It was supposed to be fabulous dim sum, but to us seemed like ordinary Chinese food – little better than what we had had on the Yangtze ship. However a little tea shop was nestled in the main entry, and of course, not one to ever pass up an opportunity, I did avail myself of some more “blooming” jasmine green tea. And one of my favorite pics of the whole trip was taken here by Pam.
Then back to town. We got in yet another traffic jam even though it was only 3:00pm – this time an accident. We were stuck in one spot for about 10 minutes – it happened to overlook the only Christian cemetery in Hong Kong. Crosses were not something I expected to see while here.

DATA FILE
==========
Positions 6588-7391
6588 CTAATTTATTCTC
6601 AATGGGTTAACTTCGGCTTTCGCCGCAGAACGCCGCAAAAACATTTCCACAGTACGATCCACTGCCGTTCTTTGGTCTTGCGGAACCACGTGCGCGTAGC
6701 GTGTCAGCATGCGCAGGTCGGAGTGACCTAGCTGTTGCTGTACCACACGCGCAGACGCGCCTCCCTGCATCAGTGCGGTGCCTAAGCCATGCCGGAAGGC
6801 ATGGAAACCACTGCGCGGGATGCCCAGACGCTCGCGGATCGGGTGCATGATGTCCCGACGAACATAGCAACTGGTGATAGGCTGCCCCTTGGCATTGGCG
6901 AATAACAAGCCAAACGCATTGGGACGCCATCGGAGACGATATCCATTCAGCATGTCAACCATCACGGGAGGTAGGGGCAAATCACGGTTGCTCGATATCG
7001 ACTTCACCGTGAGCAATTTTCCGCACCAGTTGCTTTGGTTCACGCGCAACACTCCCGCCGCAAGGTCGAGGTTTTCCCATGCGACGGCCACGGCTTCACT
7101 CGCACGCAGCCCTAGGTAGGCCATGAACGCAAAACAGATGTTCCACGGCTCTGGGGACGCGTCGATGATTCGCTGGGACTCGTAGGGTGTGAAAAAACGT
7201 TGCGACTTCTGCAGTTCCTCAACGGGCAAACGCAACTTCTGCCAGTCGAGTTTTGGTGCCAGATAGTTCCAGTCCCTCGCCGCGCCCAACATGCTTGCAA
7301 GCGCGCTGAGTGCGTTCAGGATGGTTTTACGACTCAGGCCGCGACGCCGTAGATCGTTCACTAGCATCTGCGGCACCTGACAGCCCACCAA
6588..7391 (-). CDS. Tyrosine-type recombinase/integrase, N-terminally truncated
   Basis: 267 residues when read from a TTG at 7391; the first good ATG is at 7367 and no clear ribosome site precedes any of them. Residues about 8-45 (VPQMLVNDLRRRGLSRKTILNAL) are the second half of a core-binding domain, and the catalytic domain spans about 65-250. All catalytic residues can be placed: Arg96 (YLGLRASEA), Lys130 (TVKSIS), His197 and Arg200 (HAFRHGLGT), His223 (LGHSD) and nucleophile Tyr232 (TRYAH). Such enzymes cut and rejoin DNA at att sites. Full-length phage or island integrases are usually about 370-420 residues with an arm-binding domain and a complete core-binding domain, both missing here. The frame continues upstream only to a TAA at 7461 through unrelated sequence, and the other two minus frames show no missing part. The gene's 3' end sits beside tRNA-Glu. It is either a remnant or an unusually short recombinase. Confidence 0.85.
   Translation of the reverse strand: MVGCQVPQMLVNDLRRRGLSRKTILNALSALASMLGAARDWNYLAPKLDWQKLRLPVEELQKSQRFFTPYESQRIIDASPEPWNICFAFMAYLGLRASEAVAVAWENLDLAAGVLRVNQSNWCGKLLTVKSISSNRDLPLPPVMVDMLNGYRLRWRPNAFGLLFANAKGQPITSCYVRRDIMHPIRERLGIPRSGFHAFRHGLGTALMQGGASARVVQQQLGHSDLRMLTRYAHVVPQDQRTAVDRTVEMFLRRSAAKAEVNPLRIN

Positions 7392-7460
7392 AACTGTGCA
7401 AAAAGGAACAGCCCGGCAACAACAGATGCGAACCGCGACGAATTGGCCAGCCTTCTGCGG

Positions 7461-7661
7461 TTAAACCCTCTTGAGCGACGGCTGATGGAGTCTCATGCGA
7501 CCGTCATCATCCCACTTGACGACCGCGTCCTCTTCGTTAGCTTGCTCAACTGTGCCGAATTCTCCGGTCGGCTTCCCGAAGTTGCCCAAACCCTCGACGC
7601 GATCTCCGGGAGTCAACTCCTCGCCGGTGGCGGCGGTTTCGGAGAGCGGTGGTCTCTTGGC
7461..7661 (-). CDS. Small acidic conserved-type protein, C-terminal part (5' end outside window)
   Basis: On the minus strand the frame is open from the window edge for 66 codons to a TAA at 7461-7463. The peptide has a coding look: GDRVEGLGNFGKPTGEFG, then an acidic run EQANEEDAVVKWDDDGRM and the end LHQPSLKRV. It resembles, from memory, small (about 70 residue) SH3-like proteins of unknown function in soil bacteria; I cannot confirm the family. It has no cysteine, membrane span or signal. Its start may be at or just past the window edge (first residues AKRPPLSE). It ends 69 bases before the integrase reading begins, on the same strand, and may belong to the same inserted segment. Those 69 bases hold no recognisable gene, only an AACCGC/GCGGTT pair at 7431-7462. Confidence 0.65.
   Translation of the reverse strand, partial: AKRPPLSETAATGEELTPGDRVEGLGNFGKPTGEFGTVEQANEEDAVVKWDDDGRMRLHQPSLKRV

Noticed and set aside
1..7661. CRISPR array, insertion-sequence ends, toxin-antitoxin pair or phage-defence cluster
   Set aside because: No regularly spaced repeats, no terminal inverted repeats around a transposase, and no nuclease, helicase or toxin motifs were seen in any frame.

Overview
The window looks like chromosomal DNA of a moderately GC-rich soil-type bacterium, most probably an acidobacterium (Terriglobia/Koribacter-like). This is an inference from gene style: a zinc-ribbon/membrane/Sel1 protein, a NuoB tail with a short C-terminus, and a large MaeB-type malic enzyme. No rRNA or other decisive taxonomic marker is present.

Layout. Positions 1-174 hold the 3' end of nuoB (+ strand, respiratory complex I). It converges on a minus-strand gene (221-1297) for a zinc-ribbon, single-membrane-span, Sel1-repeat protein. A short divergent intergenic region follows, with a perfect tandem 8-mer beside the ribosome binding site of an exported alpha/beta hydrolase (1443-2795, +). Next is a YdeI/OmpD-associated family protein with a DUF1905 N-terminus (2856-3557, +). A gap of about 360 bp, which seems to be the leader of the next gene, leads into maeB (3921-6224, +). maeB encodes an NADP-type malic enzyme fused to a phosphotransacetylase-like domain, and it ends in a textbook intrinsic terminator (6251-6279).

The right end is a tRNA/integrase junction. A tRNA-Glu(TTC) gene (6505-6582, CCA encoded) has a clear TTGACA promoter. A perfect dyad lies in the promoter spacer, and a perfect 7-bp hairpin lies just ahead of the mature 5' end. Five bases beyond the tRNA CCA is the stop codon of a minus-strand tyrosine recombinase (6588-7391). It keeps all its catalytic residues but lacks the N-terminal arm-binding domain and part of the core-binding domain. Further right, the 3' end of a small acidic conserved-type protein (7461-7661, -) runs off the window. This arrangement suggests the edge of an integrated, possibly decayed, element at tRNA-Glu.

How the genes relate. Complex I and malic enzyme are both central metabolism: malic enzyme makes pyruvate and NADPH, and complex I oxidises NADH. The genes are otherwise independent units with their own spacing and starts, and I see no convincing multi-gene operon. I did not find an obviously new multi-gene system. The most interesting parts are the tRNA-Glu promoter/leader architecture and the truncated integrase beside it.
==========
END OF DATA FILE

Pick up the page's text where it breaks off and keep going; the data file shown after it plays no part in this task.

Similar to the “one child” policy, only cremation is allowed in China, with exceptions made for Muslims. However, many of the older Buddhist generation are not comfortable with that, and will ask the younger generation to secretly bury them. Huge bribes are paid by the family to secretly smuggle the elder out of town to a small village to be buried. Buddhists believe the body is necessary for reincarnation. In Hong Kong, you can get special permission to be buried, but only for 7 years. Then your bones are dug up and cremated.
Hong Kong Evening
After we got back to the hotel, we all walked a couple blocks down Nathan Road to a supermarket for Phil and Howard to buy gin and Joe wanted wine. Saw some really curious fruit there that a friend of ours back home identified as Durian. It’s a delicacy in Asia and is supposed to smell like dirty socks. On the walk back to the hotel, we passed by many local herbal medicine shops – here was one. All sorts of curious things in glass jars – you don’t want to know…